What do latest Census estimates mean for the metro and Allegheny County?

What do latest Census estimates mean for the metro and Allegheny County?

Summary: A look at the U.S. Census Bureau 2018 estimates for the Pittsburgh Metropolitan Statistical Area (MSA) and Allegheny County which show another year of population decline.

Based on the Census population estimates as of July 1, 2018, the seven-county Pittsburgh MSA (Allegheny, Armstrong, Beaver, Butler, Fayette, Washington and Westmoreland) had 2,324,743 people. Compared to July 2017, population in the MSA fell by 5,540 people, or 0.2 percent. Compared to the nine metro areas with a similar population to Pittsburgh (2 to 2.5 million) only Cleveland saw a decrease from its 2017 reading.

Components of population change of a specific geographic area include natural increase (births minus deaths) along with net migration (net domestic migration plus net international migration). These are totaled along with statistical anomalies for demographic events that cannot be accounted for—what the Census Bureau refers to as a residual—to produce a population change value.

Two counties in the region, Butler and Washington, had population increases from their 2017 estimates. In both counties the rise was a result of positive net migration more than offsetting losses due to more deaths than births. Butler County had the largest overall population gain and the largest net migration gain in the MSA with 72 international migrants and 987 domestic migrants. All seven counties had natural losses with deaths exceeding births. Westmoreland County had the greatest loss at 1,624 with just 2,829 births compared to 4,453 deaths. In Allegheny and Armstrong counties the population losses due to net out migration exceeded the losses resulting from deaths exceeding births.

2017 to 2018 Population Change, Pittsburgh MSA

Allegheny County with its 1,218,452 residents accounts for more than half of the MSA’s population. The county lost 2,204 people (0.2 percent) between 2017 and 2018, accounting for just over a third of the MSA’s overall decline. There were 12,795 births but those were exceeded by 13,840 deaths. Net international migration was a positive 3,105 but net domestic migration was a negative 4,204. In historical terms the county’s current population estimate is roughly where it stood between 1920 and 1930 but far below its peak of 1,628,587 in 1960.

An Allegheny Institute 2007 report on Allegheny County’s population losses argued that the availability of quality, good-paying jobs and the quality and cost of living were key factors in an area’s attractiveness. That is just as true today. Economic factors, specifically jobs and the business climate that produce the job gains remain the keys to luring new residents and encourage existing ones to stay.

The public policy changes recommended in that report, many of which had to come from Harrisburg—such as ending teacher and transit strikes, prevailing wage and binding arbitration reform, stopping economic development subsidies and putting all tax increases on the ballot for voter approval—have sadly not come to pass. Instead there is even more emphasis locally on government-driven development (note that in Westmoreland County a community development official mentioned an amphitheater as a way to reverse population losses). Ending public sector union strikes are not even being proposed let alone being voted on. And taxpayers are no closer to having the right to vote to approve all local tax increases.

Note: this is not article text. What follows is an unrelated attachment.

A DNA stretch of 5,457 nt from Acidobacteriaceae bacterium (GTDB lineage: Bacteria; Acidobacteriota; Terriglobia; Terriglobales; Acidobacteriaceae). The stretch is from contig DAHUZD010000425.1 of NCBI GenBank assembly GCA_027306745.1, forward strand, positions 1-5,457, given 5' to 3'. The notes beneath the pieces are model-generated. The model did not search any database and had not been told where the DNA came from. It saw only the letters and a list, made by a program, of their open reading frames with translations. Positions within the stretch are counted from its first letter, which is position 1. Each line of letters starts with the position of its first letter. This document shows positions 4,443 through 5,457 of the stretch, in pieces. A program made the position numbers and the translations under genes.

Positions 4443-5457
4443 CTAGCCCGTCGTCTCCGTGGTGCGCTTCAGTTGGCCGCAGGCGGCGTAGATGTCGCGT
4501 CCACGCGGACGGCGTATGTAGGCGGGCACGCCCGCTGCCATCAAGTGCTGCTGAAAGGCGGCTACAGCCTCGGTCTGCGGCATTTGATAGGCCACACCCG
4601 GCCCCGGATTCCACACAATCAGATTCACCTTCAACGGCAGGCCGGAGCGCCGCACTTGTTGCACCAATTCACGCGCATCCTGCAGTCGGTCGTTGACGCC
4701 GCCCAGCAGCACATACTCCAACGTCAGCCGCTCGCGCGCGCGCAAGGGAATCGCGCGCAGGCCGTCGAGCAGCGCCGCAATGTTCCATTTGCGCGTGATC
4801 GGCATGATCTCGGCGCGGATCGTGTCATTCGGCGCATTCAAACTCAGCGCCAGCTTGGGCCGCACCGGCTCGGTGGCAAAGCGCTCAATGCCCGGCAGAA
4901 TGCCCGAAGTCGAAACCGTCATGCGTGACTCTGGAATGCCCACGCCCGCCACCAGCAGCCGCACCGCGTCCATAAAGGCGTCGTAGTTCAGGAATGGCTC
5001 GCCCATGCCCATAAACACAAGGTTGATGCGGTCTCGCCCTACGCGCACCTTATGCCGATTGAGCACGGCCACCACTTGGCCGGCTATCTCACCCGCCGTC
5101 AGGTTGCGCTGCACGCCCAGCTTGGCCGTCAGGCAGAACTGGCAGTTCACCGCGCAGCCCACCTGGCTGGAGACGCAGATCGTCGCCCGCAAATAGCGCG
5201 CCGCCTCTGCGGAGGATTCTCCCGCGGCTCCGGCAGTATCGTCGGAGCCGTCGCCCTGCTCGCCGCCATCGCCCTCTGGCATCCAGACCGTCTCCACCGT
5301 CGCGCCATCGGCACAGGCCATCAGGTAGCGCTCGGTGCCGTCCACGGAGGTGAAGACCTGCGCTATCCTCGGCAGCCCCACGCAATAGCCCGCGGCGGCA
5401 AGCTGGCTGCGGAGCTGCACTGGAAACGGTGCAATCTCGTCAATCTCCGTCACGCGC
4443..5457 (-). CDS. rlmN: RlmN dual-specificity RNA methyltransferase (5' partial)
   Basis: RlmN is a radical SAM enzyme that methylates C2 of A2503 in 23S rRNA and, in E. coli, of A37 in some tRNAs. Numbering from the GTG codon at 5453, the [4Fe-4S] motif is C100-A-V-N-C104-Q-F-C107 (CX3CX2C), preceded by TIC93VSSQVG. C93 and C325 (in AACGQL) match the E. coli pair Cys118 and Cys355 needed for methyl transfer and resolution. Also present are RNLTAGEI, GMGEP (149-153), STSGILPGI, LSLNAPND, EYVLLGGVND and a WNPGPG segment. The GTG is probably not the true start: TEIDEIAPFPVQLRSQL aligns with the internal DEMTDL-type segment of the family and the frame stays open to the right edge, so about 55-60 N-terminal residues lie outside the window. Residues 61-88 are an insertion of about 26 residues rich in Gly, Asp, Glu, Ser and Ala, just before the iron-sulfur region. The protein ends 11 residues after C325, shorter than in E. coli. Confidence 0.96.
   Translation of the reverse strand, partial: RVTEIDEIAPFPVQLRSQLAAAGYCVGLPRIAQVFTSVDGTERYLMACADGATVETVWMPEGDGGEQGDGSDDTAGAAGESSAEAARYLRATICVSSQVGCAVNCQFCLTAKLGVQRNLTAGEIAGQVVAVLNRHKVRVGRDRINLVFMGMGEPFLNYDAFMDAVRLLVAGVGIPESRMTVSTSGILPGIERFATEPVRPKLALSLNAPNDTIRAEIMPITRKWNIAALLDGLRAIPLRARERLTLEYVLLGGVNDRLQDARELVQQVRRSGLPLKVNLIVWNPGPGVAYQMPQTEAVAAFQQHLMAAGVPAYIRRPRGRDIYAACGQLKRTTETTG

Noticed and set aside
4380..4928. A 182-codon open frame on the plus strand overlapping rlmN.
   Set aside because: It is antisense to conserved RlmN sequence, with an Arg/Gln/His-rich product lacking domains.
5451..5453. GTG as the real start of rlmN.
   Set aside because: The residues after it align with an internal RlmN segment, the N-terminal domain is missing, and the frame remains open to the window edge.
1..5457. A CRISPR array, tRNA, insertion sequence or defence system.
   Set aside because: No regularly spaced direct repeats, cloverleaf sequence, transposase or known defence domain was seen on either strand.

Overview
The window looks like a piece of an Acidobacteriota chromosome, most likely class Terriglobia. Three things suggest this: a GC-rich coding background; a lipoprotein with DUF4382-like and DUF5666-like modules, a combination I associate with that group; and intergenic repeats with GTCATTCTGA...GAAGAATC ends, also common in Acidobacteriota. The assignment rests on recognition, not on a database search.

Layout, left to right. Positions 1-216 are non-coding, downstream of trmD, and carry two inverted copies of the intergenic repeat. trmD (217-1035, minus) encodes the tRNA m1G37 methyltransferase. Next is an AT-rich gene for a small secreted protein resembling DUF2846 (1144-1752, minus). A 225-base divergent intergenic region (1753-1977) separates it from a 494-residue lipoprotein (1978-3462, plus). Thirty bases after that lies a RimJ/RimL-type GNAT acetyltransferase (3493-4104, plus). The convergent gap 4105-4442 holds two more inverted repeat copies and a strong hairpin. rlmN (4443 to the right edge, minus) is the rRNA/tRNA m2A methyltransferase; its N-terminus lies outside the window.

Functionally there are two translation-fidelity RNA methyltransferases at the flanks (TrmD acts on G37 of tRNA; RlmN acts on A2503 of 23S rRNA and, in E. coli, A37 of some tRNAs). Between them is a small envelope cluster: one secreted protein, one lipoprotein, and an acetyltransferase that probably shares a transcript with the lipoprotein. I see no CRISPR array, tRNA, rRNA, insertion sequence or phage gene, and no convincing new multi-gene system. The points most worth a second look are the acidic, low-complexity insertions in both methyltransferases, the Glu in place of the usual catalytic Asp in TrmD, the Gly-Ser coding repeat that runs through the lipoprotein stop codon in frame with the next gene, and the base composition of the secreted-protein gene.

The 2007 report noted that property taxes in Allegheny County were much higher than in neighboring counties and may have an impact in attracting and keeping residents. Since 2007 Allegheny County and Washington County have undergone countywide reassessments and both have comparable base year valuations (100 percent pre-determined ratio of assessed-to-market value in 2012 and 2015, respectively). Currently, the combined millage rate (county, municipal and school) in Upper St. Clair (34.42) is twice that of Peters (17.55), two communities that border each other in the separate counties.

Thus, someone considering a property that is assessed at $150,000 in one of the two municipalities would see a difference in total taxes of just over $2,500 more in Allegheny County, with $1,800 of that resulting from the difference in school taxes. Or said another way, at current millage rates a property with an assessed value of $295,000 could be purchased in Peters with the same total tax bill of a $150,000 assessed property in Upper St. Clair. Perhaps part of the migration figures for the two counties is reflective of the wide differences in taxes.

Based on data from the 2010 Census—when the MSA population was 2,356,285, or 31,542 higher, and Allegheny County’s population was 1,223,348 or 4,896 higher—the years of increases or negligible losses lasted until about 2013. Since then population in the MSA and Allegheny County have fallen each year. That has implications for labor force, tax base and political representation as the 2020 Census approaches.

While there are areas of modest strength in the MSA, there can be no gainsaying the fact that, overall, the county and region are losing ground relative to the country and many comparably sized metro areas. This, despite the region’s great good fortune of being a major beneficiary of having natural gas deposits.